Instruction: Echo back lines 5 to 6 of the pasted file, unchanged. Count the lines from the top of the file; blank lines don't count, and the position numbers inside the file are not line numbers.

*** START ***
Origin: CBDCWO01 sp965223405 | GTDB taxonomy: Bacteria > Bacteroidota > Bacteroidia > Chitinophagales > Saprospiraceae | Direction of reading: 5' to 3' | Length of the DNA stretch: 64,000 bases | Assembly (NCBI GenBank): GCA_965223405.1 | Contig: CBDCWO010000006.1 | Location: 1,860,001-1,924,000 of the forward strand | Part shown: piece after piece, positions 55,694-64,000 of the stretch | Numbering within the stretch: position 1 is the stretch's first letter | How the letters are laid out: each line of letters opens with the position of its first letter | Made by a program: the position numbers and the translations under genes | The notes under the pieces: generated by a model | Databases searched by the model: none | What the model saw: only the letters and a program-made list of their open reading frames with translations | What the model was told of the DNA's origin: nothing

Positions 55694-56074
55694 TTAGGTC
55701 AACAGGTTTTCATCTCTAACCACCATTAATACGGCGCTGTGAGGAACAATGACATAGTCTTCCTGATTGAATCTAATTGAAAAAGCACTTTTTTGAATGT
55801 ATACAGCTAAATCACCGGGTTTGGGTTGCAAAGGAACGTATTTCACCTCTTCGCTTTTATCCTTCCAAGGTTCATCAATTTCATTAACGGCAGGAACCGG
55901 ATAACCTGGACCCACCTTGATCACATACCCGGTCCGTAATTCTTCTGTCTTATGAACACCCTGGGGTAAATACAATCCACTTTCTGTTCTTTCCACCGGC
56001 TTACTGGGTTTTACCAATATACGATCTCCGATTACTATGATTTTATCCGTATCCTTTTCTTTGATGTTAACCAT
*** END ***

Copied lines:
55801 ATACAGCTAAATCACCGGGTTTGGGTTGCAAAGGAACGTATTTCACCTCTTCGCTTTTATCCTTCCAAGGTTCATCAATTTCATTAACGGCAGGAACCGG
55901 ATAACCTGGACCCACCTTGATCACATACCCGGTCCGTAATTCTTCTGTCTTATGAACACCCTGGGGTAAATACAATCCACTTTCTGTTCTTTCCACCGGC